Doctor continues to answer Haitians’ call for help

Dr. Tom Fame, a member of Our Lady of Perpetual Help, Salem, leads a community meeting in Cabestor, Haiti, in 2014. He has made more than 50 trips to the country since 1995. (Photo/Hector Clervoi)

Salem parishioner’s outreach spans more than 25 years, includes 50 trips

 

For the people of Haiti, the “lambi,” or conch shell, is a symbol of hope and freedom whose call has brought them together for generations. Sometimes it echoes in the hearts of people far away, who are spiritually called to help.

One of those who heard that call is Tom Fame, a physician who has been helping the people of Central Haiti for more than 25 years.

A parishioner at Our Lady of Perpetual Help, Salem, Fame has written two books about his experiences in Haiti: “The Lambi’s Call: A Haitian Journey” (2008) and “The Lambi’s Call: Breaking the Chains” (2020).

In his books, Fame explains that the lambi was blown during the Haitian slave revolt by a freed man to announce his escape to freedom in the mountains. The lambi’s call, the sound of hope in the future, still brings Haitians together today.

Despite enduring a history of slavery, violent political regimes, oppression and extreme poverty – along with natural disasters and widespread disease – the people of Haiti often inspire others with their kindness, generosity and deep Catholic faith.

Life-changing improvements

Fame first visited Haiti in 1995 as part of a medical mission from Roanoke, never suspecting that the people he met would influence him so deeply and become such a big part of his life. He has traveled to Haiti more than 50 times and has led numerous groups to the remote areas of Lascahobas and mountainous Cabestor in the Petit Fond Valley of the Central Plateau. His wife, Leah, and daughters, Ryann, Rachel and Michelle, have accompanied him at various times.

In 1996, the Salem parish established a twinning relationship with the small rural parish of Sacre Coeur in Cabestor, part of St. Gabriel Parish in Lascahobas, and focused first on building a school there. Over time, everything grew.

Fame learned to speak Haitian Creole and went on to earn a master’s degree in public health from the Johns Hopkins School of Public Health in order to better converse with and serve the Haitian people.

His commitment has resulted in life-changing improvements: three primary schools, a health clinic and birth center, a clean-water distribution system, job training and opportunities, and most of all, deep bonds of friendship and mutual respect.

The three schools, which offer an education for many families for the first time, are Sacre Coeur School in Cabestor, St. Joseph School in Roche-Milat, and St. Michael School in Mon Michel – all part of the Sacre Coeur Parish in the Petit Fond Valley. Fame also counts among his many Haitian friends the three pastors with whom he has worked in the Central Plateau: Fathers Polinice Daisma, Hermann Heriveaux and Rene Blot.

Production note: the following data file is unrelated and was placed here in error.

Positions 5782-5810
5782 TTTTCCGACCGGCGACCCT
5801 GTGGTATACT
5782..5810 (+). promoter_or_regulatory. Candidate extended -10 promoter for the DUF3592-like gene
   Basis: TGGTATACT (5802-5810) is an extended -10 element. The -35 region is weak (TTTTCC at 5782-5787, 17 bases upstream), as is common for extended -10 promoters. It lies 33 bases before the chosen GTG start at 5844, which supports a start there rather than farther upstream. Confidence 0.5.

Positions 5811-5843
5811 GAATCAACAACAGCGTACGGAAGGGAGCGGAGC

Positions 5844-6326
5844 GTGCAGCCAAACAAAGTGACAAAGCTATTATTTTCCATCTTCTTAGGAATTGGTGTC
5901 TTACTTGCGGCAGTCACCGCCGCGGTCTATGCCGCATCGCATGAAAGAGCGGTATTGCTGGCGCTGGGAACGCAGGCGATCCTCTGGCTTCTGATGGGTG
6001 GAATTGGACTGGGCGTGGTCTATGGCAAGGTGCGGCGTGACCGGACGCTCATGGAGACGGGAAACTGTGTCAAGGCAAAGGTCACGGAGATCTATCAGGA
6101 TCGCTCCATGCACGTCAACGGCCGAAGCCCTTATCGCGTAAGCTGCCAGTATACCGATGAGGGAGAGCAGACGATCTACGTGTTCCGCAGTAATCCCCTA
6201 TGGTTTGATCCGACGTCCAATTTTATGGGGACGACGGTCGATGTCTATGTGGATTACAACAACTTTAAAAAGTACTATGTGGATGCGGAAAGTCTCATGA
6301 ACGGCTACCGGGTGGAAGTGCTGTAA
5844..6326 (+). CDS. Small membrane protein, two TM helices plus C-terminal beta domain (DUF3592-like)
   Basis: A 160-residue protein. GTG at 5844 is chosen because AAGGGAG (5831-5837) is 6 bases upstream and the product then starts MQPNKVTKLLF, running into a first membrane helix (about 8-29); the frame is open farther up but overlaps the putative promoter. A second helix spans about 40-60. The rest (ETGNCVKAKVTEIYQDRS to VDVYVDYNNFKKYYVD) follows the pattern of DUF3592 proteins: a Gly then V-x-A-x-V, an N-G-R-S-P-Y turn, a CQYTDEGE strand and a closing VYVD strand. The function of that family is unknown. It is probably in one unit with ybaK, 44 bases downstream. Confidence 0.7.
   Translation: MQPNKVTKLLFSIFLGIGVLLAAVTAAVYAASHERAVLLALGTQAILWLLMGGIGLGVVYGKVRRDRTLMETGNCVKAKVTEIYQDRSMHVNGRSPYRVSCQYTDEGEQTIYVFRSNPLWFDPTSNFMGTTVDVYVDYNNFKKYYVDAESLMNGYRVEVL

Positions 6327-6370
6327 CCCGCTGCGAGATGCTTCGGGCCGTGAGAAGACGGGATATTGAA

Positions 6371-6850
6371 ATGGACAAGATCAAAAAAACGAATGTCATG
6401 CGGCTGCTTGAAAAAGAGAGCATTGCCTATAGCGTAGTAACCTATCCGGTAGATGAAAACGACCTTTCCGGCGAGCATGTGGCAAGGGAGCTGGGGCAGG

Learning to trust

Now, 25 years later, he reflects on his “Haitian journey” in his second book.

“The first book is a love story, and the second book is about teaching independence,” he said. “This book is written as an adventure story that doubles as a guide to community mission work in another culture.”

As a longtime allergy and immunology specialist, as well as a secular Franciscan, Fame knows the meaning of service.

“Having a Franciscan detachment from material goods helped me to trust that we would have what we needed to complete things – and we did,” Fame said. “Haitians live this way every day. They taught me to trust.”

He formed his own company, Trust Publisher, to produce the books. All proceeds from book sales are donated to The Haiti Project at his parish.

The late Bishop Walter F. Sullivan established Haiti as an official outreach ministry of the Diocese of Richmond in 1984. Since then, the ministry has grown to include twinning relationships, or partnerships, of diocesan parishes with Haitian entities. Today, more than 50 parishes in the diocese are twinned with parishes or organizations in Haiti.

“Tom has done so much for the people of Central Haiti and for the Haitian community in Roanoke,” said Adele DellaValle-Rauth, emeritus coordinator of the Haiti Twinning Ministry. She and her late husband, Bob, helped to establish the program; she also wrote the forewords to both of Fame’s books.

“Tom has chosen a twin that’s so hard to get to – he walks the mountains to get there,” she said. “You have to give yourself, and he’s done that. If you want to learn how to truly walk with a people, that book is a primer.”

“As Bishop Sullivan always said, we were simply to be partners with the people of Haiti, to have an equal relationship with them,” DellaValle-Rauth said.